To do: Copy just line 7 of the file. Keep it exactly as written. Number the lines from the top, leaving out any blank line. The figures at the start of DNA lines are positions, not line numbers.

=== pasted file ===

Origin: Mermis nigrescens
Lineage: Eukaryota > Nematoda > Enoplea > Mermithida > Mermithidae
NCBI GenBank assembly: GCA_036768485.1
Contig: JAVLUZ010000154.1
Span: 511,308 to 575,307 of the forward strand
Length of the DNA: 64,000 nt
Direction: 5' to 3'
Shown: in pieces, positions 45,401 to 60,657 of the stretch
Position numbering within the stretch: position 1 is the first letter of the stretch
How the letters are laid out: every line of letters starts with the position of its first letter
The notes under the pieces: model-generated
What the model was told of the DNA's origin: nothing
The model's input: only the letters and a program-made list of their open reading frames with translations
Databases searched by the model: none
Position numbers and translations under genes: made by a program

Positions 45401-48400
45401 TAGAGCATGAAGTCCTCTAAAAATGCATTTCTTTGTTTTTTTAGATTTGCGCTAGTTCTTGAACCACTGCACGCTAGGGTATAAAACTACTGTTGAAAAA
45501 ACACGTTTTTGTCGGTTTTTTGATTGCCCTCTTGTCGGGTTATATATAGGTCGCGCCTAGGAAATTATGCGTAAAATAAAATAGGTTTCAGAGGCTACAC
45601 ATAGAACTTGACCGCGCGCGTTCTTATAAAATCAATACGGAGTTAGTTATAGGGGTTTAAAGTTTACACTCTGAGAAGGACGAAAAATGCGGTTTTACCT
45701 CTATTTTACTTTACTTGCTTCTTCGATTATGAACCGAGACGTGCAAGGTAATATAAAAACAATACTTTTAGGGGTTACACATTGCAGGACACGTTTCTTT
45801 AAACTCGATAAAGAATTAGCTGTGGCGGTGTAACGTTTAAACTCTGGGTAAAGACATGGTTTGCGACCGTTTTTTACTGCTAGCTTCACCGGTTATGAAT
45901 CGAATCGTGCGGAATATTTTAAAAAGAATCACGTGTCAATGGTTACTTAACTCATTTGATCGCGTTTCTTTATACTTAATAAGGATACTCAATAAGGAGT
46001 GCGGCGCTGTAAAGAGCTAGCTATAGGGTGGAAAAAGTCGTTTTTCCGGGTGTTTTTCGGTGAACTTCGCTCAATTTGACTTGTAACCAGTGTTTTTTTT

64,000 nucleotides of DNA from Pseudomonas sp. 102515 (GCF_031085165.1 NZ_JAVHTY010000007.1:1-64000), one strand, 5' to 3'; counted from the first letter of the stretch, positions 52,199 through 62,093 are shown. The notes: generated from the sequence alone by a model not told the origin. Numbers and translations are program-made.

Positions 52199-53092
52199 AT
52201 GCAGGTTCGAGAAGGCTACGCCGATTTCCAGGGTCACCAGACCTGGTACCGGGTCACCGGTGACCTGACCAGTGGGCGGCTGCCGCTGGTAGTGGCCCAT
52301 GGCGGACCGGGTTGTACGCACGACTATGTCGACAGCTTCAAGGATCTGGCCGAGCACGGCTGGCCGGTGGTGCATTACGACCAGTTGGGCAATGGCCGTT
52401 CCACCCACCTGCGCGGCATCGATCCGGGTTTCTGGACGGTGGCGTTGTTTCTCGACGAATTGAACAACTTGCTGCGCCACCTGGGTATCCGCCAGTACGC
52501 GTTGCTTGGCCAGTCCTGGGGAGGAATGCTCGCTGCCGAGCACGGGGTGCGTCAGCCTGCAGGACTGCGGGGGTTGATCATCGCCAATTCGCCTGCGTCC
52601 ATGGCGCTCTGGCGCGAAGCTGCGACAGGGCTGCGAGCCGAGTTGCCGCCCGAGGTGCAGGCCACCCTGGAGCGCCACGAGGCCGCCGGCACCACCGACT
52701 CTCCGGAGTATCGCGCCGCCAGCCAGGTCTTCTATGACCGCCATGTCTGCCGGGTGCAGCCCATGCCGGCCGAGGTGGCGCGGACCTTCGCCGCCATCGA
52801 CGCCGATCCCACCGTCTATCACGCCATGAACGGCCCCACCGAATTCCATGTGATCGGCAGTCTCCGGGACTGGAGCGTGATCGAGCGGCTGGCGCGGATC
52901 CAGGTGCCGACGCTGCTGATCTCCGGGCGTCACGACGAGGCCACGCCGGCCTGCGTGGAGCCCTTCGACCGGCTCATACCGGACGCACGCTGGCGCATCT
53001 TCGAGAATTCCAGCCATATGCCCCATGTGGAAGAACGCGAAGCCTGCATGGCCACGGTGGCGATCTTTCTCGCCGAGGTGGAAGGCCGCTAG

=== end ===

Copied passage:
Direction: 5' to 3'